By Anne D'Innocenzio
Apple's iPhone 6, whose screen measures 4.7 inches, did the best across a variety of tests that measures how prone smartphones are to break due to everyday accidents, according to SquareTrade, a company that provides extended protection plans.
The iPhone 6 Plus, whose screen measures 5.5 inches, wasn't far behind but lost points because it could slip out of a person's hand. Some users may have a hard time gripping its large but slim form, SquareTrade says.
The iPhone 5s, which measures 4 inches and came out last year, fared better than Samsung's Galaxy S5, which measures 5.1 inches. The Samsung phone got poor marks on several tests including the slide test. The more a phone slides, the greater its chance of falling off the edge of a table.
Still, all four of the smartphones tested had a medium risk of breakage and had no drastic differences among them.
"The phones are getting more and more durable," says Ty Shay, chief marketing officer at SquareTrade. "Manufacturers are paying more attention."
SquareTrade examines the phones based on eight factors, including size, weight, grip and the quality of the front and back panels. The company measured how far the phones slide when pushed across a table on their backs and how well they withstand drops from 4 feet and being dunked in water for 10 seconds.
SquareTrade says it uses robots to do the testing to ensure consistency, and it rates the phones on a 10-point durability scale, with 10 signifying the highest risk. Apple's iPhone 6 scored the best, at 4; the iPhone 6 Plus scored a 5; the iPhone 5s a 6; and Samsung Galaxy S5 a 6.5.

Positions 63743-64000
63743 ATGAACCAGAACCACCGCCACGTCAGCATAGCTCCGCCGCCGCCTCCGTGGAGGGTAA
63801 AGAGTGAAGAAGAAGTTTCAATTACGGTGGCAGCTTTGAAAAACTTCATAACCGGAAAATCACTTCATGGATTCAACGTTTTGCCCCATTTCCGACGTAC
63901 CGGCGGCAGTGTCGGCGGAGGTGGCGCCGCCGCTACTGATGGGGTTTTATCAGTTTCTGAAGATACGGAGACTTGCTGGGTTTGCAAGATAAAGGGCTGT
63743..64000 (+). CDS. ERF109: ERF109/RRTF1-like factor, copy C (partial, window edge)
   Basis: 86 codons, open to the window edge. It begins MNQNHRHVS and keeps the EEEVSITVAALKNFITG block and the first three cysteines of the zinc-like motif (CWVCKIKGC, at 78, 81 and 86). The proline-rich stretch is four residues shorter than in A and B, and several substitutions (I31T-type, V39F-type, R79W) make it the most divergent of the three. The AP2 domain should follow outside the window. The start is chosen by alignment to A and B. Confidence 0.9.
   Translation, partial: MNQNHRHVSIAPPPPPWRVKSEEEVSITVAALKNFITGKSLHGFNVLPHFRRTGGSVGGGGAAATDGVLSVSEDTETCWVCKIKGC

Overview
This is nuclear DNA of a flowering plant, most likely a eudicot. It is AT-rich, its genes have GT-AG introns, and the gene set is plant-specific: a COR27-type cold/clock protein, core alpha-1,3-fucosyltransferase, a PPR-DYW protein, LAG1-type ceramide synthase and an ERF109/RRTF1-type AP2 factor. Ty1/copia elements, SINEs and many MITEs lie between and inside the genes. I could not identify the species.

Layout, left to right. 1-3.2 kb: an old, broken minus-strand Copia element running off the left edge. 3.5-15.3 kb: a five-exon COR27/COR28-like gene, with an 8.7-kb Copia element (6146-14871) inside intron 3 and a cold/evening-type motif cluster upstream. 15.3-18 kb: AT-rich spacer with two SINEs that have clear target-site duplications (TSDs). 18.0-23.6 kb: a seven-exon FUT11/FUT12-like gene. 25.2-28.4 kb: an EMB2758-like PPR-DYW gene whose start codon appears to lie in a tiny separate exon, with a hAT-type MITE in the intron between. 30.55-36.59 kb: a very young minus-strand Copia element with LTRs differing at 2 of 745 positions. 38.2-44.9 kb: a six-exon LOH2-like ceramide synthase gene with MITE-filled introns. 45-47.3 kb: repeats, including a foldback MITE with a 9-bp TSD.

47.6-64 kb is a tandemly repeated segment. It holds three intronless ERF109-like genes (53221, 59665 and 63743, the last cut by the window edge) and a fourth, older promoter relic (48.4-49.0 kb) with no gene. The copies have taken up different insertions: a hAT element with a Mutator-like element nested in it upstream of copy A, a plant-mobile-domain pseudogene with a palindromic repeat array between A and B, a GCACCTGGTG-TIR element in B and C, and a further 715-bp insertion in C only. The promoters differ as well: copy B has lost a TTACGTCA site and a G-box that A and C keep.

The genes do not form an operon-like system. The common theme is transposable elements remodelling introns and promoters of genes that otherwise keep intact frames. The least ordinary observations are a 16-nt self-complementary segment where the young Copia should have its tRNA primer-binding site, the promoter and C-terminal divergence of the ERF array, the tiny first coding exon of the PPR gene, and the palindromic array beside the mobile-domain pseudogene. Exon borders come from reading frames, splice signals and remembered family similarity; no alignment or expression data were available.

Apple's iPhone 6 and iPhone 6 Plus passed the slide test, but the iPhone 5s and Samsung Galaxy's S5 got poor marks in that area. The iPhone 6 Plus was the only one that didn't fare as well when dropped 4 feet by the robot. The glass screen survived, but the case separated from the glass. All four phones fared well in the water resistance test.
SquareTrade provided The Associated Press with the results ahead of Monday's announcement.
Aside from larger screens, the new Apple iPhones 6 and 6 Plus, announced this month, promise faster performance. They also offer a wireless chip for making credit card payments at stores by holding the phone near the payment terminal. The phones start at $199 with a two-year service contract. These iPhones initially were available this month in the U.S., Australia, Canada, France, Germany, Hong Kong, Japan, Singapore and the U.K. Availability is expanding to more than 20 other countries.
TheStreet Ratings team rates APPLE INC as a Buy with a ratings score of A+. TheStreet Ratings Team has this to say about their recommendation:
"We rate APPLE INC (AAPL) a BUY. This is based on the convergence of positive investment measures, which should help this stock outperform the majority of stocks that we rate. The company's strengths can be seen in multiple areas, such as its revenue growth, largely solid financial position with reasonable debt levels by most measures, notable return on equity, expanding profit margins and solid stock price performance. Although the company may harbor some minor weaknesses, we feel they are unlikely to have a significant impact on results."
You can view the full analysis from the report here: AAPL Ratings Report